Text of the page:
Ten passengers were blocked from boarding a flight from Cancun to Calgary for lacking the proper test for the coronavirus, WestJet Airlines said Thursday.
Another eight vacationers were denied entry to a flight to Toronto from Cuba’s Holguin Airport, Air Canada reported.
The actions occurred on the first day that Canada’s government required international passengers show proof of a negative COVID-19 test before being allowed on a plane home.
Some passengers had presented blood test results — but it was the wrong one. WestJet gate staff were handed antibody or antigen test results rather than the required polymerase chain reaction test (PCR) or loop-mediated isothermal amplification tests, said Morgan Bell, a WestJet spokeswoman. An antibody test shows if a person is likely to have had the virus, not if they currently do.
Canada also requires international passengers to self-isolate for 14 days. Negative tests should allow shorter quarantines, the airlines insist.
The rules were unclear to the airlines asked to enforce them. Both WestJet and Air Canada were forced to help the tourists find local labs that could administer the right blood tests.
“As expected, we are experiencing some challenges with customers who have not met the new government testing requirements,” spokeswoman Pascale Déry said.
A spokeswoman for Transport Minister Marc Garneau said government officials met with airlines to help develop the requirements and notify passengers before they took effect.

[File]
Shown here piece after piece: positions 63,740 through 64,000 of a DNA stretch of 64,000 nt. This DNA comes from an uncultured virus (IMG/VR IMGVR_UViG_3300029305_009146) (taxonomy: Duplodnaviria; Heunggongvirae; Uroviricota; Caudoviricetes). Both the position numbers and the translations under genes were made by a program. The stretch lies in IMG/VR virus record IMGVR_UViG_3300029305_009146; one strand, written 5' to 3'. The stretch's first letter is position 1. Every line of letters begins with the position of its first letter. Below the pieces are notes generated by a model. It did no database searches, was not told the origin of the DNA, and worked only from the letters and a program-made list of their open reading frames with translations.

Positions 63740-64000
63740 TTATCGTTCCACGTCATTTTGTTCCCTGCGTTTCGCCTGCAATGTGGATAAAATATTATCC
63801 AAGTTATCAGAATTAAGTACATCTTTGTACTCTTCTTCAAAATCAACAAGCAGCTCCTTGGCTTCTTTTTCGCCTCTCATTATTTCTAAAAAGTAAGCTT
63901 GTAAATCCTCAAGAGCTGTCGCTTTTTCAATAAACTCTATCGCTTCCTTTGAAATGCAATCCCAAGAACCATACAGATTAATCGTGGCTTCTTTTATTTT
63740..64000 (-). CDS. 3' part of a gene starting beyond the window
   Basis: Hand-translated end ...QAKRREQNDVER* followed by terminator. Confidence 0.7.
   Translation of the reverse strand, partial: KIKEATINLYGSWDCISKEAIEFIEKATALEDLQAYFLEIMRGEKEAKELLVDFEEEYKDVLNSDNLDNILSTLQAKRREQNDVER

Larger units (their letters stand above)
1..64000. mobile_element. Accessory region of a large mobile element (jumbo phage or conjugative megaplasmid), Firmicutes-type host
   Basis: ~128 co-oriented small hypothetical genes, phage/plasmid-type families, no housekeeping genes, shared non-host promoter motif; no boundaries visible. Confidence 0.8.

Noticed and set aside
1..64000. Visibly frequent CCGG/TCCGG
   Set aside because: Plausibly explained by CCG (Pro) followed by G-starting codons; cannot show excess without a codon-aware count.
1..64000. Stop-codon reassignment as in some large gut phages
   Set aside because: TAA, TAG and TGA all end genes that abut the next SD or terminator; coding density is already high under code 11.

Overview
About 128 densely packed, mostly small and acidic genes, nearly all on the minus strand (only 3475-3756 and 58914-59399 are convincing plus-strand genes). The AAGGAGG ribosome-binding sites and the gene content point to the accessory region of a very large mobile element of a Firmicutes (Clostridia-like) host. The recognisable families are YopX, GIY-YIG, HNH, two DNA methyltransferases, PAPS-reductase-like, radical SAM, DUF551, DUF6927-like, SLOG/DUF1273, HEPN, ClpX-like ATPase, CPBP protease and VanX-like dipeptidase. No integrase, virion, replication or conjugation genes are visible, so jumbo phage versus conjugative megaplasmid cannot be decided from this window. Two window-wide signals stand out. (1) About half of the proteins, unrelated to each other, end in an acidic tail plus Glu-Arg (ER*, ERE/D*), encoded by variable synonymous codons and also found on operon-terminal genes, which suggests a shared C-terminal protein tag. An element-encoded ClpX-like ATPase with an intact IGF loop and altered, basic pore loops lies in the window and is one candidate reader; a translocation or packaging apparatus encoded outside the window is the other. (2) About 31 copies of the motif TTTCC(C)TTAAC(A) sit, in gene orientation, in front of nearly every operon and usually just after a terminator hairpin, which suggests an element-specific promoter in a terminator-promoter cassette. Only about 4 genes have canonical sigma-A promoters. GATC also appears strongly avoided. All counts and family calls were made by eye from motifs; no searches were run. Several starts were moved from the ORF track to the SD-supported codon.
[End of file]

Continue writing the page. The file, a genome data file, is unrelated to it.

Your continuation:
“We understand that the new requirements can create inconveniences and frustration for some travelers, but we are putting in place those requirements to protect the health of all Canadians,” Allison St-Jean said.
Bell said the passengers were rebooked but added the “situation further highlights the challenges travelers and our operations are facing” from the new requirements.
Canada is facing a second round of infections with an additional 8,153 coronavirus cases and 136 deaths on Wednesday.
The federal government has repeatedly told Canadians to stay home and avoid non-essential travel to reduce spreading or catching the virus that has killed more than 16,500 people in the country.
Canadian Health Minister Patty Hajdu said Wednesday that travelers should expect to have difficulties obtaining tests in some countries, partly because local labs prioritize their own health emergencies
“This is exactly why we are advising people not to travel internationally,” Hajdu said.
Several countries, including France, Germany and Spain, have entry requirements that include COVID-19 tests, before or on admission.